The Xi Factor


The Chinese President Xi Jinping visited the UK on the week commencing the 19th of October. Chinese media described his reception as a “redder than red carpet” welcome, as David Cameron and George Osborne clearly attempted to impress Xi in an attempt to win Chinese investment in the UK and encourage trade.

  The week began with Xi addressing Parliament in the royal gallery. Commons Speaker John Bercow introduced the visiting President in a speech which praised the speed of China’s industrial revolution, but also highlighted the importance of international law and the personal freedom of nations. Bercow also spoke positively of Burma’s opposition leader, Aung San Sun Kyi and of the “innate human right of freedom”. Xi said that he was “deeply impressed by the vitality of China UK relations and the profound friendship between our peoples”, adding that the two countries are “increasingly interdependent”.

   This was followed by a state banquet at Buckingham Palace. Xi and his wife were taken by horse drawn coach to the Palace. Pro-China demonstrators, as well as human rights activists and Free Tibet protesters lined the Mall as his coach passed. Many of the pro-China demonstrators intentionally blocked the signs of the human rights activists with their own, as well as holding flags in front of TV cameras that tried to film the activists. Furthermore, the pro-China crowd seemed to have been intentionally organised, with individuals being referred to by others as ‘group leaders’ and flags being distributed from boxes marked with tape that identified them as coming from the Chinese Embassy.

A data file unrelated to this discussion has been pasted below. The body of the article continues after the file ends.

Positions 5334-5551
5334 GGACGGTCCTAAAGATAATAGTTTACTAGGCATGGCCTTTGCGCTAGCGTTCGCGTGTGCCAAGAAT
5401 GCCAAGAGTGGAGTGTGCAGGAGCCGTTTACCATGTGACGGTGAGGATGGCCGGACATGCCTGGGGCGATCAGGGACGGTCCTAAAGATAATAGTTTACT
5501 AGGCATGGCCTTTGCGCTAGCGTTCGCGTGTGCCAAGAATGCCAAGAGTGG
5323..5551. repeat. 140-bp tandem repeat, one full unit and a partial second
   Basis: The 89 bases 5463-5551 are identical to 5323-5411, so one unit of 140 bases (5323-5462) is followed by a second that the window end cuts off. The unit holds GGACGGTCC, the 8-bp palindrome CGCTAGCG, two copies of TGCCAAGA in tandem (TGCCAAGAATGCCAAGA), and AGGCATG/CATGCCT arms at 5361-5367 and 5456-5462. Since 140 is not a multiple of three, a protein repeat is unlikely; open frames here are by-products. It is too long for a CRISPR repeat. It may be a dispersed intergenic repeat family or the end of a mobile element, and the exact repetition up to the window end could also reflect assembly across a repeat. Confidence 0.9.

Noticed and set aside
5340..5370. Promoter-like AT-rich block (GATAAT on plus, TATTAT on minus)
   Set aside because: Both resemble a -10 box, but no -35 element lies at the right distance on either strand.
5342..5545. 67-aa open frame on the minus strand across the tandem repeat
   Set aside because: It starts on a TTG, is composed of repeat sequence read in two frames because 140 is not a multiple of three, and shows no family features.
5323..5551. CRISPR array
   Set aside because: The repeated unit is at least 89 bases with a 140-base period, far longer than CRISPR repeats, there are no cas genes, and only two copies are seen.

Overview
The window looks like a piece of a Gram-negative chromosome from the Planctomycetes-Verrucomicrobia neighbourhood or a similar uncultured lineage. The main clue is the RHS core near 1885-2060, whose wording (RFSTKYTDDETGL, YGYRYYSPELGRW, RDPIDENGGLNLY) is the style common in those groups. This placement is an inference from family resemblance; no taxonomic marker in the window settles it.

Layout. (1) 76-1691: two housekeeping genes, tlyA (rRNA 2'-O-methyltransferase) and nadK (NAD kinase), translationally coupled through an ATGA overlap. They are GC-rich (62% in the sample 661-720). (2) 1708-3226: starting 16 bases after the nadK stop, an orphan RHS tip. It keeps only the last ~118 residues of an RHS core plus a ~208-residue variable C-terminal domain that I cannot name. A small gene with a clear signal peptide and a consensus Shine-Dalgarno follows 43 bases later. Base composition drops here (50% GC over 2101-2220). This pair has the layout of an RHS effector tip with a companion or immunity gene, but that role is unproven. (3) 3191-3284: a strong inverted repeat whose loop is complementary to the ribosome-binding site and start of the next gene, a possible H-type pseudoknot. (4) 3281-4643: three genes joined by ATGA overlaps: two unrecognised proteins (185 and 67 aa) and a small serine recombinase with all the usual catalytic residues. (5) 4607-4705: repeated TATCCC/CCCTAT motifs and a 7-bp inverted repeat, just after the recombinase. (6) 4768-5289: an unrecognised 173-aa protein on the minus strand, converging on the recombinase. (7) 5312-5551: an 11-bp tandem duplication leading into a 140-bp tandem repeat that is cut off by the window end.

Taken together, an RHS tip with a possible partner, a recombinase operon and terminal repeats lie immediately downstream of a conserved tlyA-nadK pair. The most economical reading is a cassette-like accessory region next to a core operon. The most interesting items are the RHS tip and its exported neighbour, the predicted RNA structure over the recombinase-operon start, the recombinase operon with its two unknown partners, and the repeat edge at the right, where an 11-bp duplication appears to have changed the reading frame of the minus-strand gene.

China’s poor human rights record was also raised with Xi by Opposition leader Jeremy Corbyn when the two met. Others attacked Cameron for his treatment of Xi. The artist Ai Weiwei, who was detained for 81 days at his home in China, accused Cameron of “putting human rights aside” during the President’s visit. Steve Hamilton, formerly Cameron’s director of strategy, described how the visit was handled as a “national humiliation”. James McGregor, an American journalist, businessman, and China expert, told the Today programme “If you act like panting puppy the object of your attention is going to think they’ve got you on a leash”.

   As Xi continued his visit, heading to Manchester, where he visited Manchester City Football Club’s grounds and later a pub with Cameron, but human rights were not the only cloud to hang over the visit. As three British steel manufacturers admit they face financial troubles, 5000 jobs are expected to be lost. Many accuse China of flooding the steel market with cheap imports Kevin Brennan, the shadow business secretary, said: “[The Government] seem content to let Britain’s steel industry disappear in the face of Chinese dumping. While the Chinese president is riding down the Mall in a gilded state coach, British workers are being laid off because our government is not standing up for them”.

   By the end of the visit, Downing Street was insisting that “up to £40 billion” in trade and investment. Sajid Javid, the business secretary, had early in the week had named the figure at £25 billion. Downing Street was sketchy about how the figured had been reached, but the official statement provided a long list of deals, including a promise from Chinese firm HNA to buy £1.4 billion worth of Rolls-Royce jet engines, and £6bn worth of investment in the Hinkley Point nuclear power plant.

  However, the Chinese investment in Hinkley has proved controversial; with The Times reporting that intelligence agencies had warned ministers that it posed a security risk. It also emerged that ministers had guaranteed a consumer price of £92.50 for every unit of electricity, double the current market price.

   The Guardian also reported that many of the ‘deals’ contained in Downing Street’s release “had a familiar ring about them”, suggesting that the Government was reannouncing previously agreed deals. Some also questioned how the figures of each deals had been reached.

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